Expectations of capitalism and acceptable corporate behaviors are also changing, forcing a better balance of achieving profits and having a positive societal impact. A good example is a company’s focus on reducing its environmental footprint. This means that we are now seeing the focus on shareholders shift to include all stakeholders, such as employees, suppliers, customers, and communities.

All this is part of taking an active role in creating the optimal organizational mission and culture. Changing our behavior, processes, and interactions from oversight and support to an active leadership model is crucial to ensure success in our evolving world.

Leading Change Is Necessary

External pressures, rapidly changing governance requirements, and differing stakeholder expectations are all good reasons to call for change.

Failure to change may jeopardize not only a company’s performance, but also its very survival. Poor performance impacts everyone, but proper board and director performance can create a competitive advantage that increases value for all stakeholders. Stagnation is the enemy and change will keep your organization sustainable and on the lookout to avoid pitfalls.

Necessary Board Components for Success

When I look back over my career as a board member, these four pieces are critical to effectively lead and enact change:

  1. Boards need to be comprised of directors who understand and have effectively led change management;
  2. A board’s culture of embracing change should be a model for the entire company;
  3. Board information and processes need to align with and support the new culture to achieve its goals; and
  4. A board’s composition should reflect and support its new evolving culture and behavioral design.

Key Takeaways to Remember

To start leading change in your boardroom, define and describe the mission, values, and culture that you want your company to embody. Boards should assess what the organization needs to retain and what aspects would be most beneficial to change.

Build off of the strengths in your company and initiate change management plans to achieve your new vision. This includes evaluating the current board composition, leadership and processes and taking action to make changes in a timely manner. Once initial changes have been made, continually assess progress towards your vision and course correct as needed. Don’t be afraid of needing to shift direction in the future.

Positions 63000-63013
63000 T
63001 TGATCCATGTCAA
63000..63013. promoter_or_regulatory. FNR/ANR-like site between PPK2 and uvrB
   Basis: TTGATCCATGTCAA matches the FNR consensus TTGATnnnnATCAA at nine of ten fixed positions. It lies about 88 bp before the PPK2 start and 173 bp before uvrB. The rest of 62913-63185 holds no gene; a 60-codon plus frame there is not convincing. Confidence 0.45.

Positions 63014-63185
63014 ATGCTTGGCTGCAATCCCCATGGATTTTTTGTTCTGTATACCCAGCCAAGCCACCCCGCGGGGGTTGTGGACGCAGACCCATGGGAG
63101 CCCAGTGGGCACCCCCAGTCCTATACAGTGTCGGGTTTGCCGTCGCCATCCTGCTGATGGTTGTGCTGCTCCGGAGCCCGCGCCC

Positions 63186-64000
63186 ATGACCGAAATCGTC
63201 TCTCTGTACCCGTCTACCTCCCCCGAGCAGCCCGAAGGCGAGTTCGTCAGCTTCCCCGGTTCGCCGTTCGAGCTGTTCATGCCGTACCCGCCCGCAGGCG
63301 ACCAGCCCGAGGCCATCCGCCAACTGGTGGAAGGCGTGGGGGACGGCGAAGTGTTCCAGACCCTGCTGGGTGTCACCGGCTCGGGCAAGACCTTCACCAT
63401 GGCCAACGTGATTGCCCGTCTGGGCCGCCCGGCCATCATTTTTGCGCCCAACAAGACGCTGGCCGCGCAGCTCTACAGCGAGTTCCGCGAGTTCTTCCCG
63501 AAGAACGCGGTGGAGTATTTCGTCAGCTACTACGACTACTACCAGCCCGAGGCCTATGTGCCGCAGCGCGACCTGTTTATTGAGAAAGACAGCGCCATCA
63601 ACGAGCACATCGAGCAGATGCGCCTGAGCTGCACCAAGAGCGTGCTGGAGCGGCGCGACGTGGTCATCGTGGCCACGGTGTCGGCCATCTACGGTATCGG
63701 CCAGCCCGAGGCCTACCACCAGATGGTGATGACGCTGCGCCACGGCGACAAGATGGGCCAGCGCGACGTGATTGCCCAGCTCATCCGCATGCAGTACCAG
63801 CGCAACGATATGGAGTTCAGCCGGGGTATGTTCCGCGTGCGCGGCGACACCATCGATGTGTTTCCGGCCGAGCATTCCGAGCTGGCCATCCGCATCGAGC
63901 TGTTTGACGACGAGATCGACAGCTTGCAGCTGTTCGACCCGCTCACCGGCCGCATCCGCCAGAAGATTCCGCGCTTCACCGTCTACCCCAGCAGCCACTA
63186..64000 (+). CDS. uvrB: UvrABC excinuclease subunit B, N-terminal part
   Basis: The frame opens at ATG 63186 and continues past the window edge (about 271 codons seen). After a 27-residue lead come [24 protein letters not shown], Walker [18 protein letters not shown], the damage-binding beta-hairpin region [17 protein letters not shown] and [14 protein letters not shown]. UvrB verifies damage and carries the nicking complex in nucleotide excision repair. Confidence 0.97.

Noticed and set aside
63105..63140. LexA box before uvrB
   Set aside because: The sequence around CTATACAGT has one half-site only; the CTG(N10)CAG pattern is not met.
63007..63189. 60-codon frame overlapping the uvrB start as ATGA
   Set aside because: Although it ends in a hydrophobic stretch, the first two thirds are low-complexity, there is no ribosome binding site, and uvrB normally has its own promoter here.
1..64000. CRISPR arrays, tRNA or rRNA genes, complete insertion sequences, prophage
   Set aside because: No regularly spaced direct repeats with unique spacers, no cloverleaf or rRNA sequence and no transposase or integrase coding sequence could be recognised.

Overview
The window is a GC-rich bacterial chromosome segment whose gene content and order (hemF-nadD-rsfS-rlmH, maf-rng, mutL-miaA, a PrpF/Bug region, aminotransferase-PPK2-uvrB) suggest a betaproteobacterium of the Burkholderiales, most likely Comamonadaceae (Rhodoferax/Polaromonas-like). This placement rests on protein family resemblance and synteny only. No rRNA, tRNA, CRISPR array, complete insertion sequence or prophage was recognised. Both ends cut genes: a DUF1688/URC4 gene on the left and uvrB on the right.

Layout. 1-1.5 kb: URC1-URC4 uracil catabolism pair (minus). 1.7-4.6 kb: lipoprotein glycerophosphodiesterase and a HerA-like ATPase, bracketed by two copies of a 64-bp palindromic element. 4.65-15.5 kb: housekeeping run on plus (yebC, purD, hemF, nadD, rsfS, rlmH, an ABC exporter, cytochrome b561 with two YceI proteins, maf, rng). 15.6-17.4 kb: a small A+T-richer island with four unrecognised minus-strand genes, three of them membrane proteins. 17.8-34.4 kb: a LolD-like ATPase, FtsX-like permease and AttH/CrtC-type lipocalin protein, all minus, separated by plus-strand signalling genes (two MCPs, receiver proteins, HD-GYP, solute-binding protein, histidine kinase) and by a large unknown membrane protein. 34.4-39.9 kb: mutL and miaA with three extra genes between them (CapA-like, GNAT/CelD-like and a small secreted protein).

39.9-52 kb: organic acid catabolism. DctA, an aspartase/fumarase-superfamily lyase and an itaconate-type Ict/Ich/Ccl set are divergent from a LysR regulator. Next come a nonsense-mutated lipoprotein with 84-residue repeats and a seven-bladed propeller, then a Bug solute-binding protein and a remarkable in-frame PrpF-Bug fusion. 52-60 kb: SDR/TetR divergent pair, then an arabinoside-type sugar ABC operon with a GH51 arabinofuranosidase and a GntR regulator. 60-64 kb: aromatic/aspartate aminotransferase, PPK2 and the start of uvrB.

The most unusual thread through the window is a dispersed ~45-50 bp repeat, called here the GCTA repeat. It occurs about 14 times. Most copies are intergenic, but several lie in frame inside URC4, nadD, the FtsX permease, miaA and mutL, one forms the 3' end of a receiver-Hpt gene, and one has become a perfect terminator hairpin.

If there’s one constant, it’s that change will always continue. It never stops. Change impacts all of us, and for boards and company leadership to be successful, effective change management should be a required element in the makeup of every board.

Like our cartoon friend Dilbert challenges us, are you ready to go first, lead, and create an inspiring vision for sustainable value creation for your constituencies? I’m looking forward to discussing change, the ever evolving transformation of our world and more at the 2018 Global Board Leaders’ Summit September 29 through October 2 in Washington, DC. Register now and join me there.

Martin Coyne is a director of EyeNuk. Coyne is the chair and founder of the CEO Learning Network and he is the chair emeritus of the National Association of Corporate Directors’ New Jersey Chapter.

Innovation: Beyond Technology

Published by

Peter Gleason

The word innovation typically conjures up images of new technologies like networked sensors and quantum computers. That was certainly my focus when I wrote my February blog on the age of innovation. We had just closed NACD’s cutting-edge program at the Consumer Electronics Show, and the buzzing excitement felt on the showroom floor was on my mind.